This hymn looks with wonder on the love expressed through Jesus’ life—how he came down from heaven to live among us (v. 1)—how he bore temptations for us and was baptized for our sake (v. 2)—how he prayed for us and worked for us (v. 3) —how he died for us (v. 4)––and rose from death to return to his heavenly home (v. 5). It calls us to give glory to “our Lord and God for love so deep, so high, so broad.”
The author of this hymn, Thomas a Kempis, was a Catholic monk who is well-known for his devotional book, The Imitation of Christ, in which he calls us to live like Jesus lived. This hymn is very much in keeping with that book as it reminds us of the sacrificial life that Christ lived in our behalf.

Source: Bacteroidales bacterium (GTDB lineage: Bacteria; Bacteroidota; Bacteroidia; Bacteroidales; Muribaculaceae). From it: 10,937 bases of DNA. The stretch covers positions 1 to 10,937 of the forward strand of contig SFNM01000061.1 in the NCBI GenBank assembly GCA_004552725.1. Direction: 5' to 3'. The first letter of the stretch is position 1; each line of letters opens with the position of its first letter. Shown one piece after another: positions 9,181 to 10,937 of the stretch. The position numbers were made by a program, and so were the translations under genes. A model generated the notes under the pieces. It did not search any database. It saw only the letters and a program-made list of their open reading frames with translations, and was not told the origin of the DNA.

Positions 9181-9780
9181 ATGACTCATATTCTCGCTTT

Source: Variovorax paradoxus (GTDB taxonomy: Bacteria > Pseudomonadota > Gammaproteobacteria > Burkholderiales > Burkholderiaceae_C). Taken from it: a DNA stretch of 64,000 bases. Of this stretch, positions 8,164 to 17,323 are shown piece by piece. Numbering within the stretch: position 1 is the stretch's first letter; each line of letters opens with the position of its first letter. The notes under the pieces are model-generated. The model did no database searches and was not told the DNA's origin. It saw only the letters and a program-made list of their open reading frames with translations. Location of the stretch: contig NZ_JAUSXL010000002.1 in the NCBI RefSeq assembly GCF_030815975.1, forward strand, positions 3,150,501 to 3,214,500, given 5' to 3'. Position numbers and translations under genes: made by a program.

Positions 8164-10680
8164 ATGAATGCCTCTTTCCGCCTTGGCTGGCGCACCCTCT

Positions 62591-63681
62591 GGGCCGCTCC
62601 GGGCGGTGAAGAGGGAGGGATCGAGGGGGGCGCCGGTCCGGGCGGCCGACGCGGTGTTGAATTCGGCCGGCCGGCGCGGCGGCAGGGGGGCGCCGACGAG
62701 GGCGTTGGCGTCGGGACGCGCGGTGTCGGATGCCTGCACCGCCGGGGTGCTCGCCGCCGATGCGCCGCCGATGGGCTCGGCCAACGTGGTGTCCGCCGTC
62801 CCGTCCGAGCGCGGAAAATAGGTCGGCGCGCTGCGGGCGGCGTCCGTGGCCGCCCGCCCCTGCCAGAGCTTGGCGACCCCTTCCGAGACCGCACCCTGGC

We need to hear what Thomas has to say. We have heard so much about Jesus being born in a manger that we have largely lost our sense of wonder that God would come down from heaven to live among us—and to die for us. It is a true story of a prince becoming a pauper to serve his people. We need to be reminded that God loves us and has gone to great lengths to save us. We need to recover our sense of wonder that God would love us even when we don’t deserve it.
— Copyright 2007, Richard Niell Donovan